Personally, what I take away from this contemplation of Mother’s Day is that mothers should be celebrated and doted on throughout the year, not just on one day a year. As if one day were enough to pay them back for everything they have done for us– certainly not! And instead, what I see is that Mother’s Day has become the day to remember your mom, because you forgot about her the rest of the year. I heard a commercial on the radio today, advertising a gift for Mother’s Day that went something like this: “On Mother’s Day, show your mom you care with . . . (such and such gift).” It suddenly sounded to me like you have to show your mom you care with a gift, because otherwise she wouldn’t know it since you don’t actually show it in other ways– like the only way to show her you care is to buy her a present.
A few days ago I read a very sad article that actually prompted me to write this post. It was titled: “The Most Popular Day for Moms to Cheat on Their Husbands Is . . .” The answer being, the day after Mother’s Day. Although this speaks volumes of the moral disintegration of our society, it also hints to the low place mothers actually hold. For me, the point was summed in their speculation as to why the day after Mother’s Day has become such: “Our society holds motherhood on a pedestal, glorifying it for its virtues and selfless nature, but when it comes down to brass tacks, we don’t do all that much in the way of helping moms escape the drudgery and hardship that come with the deal. Cards and flowers and a nice breakfast are lovely, but do they really make up for the weeks of no sleep, the 6 AM carpools, and the piles of mushy Cheerios perpetually left on the floor?”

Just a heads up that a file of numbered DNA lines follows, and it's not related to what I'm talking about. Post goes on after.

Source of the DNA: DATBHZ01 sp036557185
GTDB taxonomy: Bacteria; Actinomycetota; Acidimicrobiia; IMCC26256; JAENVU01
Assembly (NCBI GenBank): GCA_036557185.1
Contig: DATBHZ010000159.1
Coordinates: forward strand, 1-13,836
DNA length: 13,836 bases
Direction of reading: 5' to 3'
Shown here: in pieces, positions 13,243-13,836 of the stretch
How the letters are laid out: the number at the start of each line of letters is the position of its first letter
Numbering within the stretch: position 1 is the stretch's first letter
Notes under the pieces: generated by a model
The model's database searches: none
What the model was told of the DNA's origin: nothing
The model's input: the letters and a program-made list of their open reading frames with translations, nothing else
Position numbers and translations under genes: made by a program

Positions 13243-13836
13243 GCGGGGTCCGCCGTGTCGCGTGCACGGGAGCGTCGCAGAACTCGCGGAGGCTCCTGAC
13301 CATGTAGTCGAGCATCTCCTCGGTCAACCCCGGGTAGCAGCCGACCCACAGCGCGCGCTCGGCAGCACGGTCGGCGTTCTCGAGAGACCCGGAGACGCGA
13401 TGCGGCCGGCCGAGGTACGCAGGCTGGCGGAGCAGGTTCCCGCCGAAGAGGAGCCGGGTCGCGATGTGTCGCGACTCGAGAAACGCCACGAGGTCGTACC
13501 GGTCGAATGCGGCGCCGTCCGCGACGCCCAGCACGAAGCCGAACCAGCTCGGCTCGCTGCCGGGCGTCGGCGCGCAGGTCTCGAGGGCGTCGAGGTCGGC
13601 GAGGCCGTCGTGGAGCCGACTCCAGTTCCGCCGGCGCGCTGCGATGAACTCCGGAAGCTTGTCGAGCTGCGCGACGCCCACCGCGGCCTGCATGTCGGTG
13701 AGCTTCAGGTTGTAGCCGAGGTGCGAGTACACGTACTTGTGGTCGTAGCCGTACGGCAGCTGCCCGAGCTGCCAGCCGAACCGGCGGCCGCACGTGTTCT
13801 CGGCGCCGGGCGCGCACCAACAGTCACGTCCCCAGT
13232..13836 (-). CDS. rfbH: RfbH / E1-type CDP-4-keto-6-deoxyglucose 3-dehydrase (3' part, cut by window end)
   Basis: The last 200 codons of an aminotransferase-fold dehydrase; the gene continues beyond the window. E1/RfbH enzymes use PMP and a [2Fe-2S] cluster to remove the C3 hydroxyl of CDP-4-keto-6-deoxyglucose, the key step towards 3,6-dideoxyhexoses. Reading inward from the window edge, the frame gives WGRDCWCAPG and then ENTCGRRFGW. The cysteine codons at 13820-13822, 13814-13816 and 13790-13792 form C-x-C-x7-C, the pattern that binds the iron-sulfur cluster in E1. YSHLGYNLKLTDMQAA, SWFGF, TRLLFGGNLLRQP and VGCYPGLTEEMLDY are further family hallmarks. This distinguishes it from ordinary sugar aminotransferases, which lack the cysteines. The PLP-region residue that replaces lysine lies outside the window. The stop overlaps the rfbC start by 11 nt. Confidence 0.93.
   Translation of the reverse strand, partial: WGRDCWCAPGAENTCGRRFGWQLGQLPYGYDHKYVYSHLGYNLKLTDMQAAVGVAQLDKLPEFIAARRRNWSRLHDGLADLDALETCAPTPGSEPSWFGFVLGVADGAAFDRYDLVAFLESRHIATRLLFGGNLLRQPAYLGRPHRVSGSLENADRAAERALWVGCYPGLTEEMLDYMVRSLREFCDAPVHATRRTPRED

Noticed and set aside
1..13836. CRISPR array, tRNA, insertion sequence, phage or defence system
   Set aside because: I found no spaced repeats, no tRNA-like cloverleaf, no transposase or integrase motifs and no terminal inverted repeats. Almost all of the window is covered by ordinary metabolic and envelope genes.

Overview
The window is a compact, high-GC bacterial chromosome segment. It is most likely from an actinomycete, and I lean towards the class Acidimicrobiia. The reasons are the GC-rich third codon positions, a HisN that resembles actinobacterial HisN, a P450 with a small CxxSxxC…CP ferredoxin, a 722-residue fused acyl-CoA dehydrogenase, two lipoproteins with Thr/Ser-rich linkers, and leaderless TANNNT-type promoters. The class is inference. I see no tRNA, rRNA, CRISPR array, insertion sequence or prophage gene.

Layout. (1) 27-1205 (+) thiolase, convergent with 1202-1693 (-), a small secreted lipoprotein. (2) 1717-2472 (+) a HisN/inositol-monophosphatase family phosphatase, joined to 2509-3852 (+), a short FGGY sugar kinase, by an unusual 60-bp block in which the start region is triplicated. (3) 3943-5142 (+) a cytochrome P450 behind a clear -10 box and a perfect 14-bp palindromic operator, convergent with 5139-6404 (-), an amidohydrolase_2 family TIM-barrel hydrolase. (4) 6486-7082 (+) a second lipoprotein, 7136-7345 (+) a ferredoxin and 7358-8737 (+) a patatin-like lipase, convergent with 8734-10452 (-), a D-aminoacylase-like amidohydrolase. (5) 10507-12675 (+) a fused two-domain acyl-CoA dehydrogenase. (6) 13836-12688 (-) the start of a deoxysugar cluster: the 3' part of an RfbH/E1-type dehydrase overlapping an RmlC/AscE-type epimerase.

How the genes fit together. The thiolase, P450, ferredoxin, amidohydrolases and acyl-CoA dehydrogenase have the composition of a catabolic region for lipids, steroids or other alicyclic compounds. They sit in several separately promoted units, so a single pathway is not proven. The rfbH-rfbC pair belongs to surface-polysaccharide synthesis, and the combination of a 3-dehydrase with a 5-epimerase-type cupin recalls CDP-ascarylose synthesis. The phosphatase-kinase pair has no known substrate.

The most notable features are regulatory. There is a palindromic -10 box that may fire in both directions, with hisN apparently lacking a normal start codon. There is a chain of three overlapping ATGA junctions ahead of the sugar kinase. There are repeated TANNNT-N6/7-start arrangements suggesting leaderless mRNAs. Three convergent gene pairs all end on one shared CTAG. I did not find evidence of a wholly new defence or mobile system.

My purpose of this post was not to criticize those who celebrate Mother’s Day. My own mom is not Muslim and I think she would be deeply hurt if I suddenly decided to boycott the holiday, at least at this point (I would need time to help her understand my reasons). Rather, my purpose is to make Muslims, and even non-Muslims, re-consider this holiday and what it really symbolizes.
So this Mother’s Day, whether or not you will be celebrating it, maybe think about what your mother really means to you, what she has done for you, what she has sacrificed for you, and make a commitment not to just treat her special one day a year, but all year round.
The details of the history of Mother’s Day was gathered primarily from reading the following online sites: Mother’s Day Central and Wikipedia. More thorough research was also conducted simply to cross-check the facts outlines on these sites.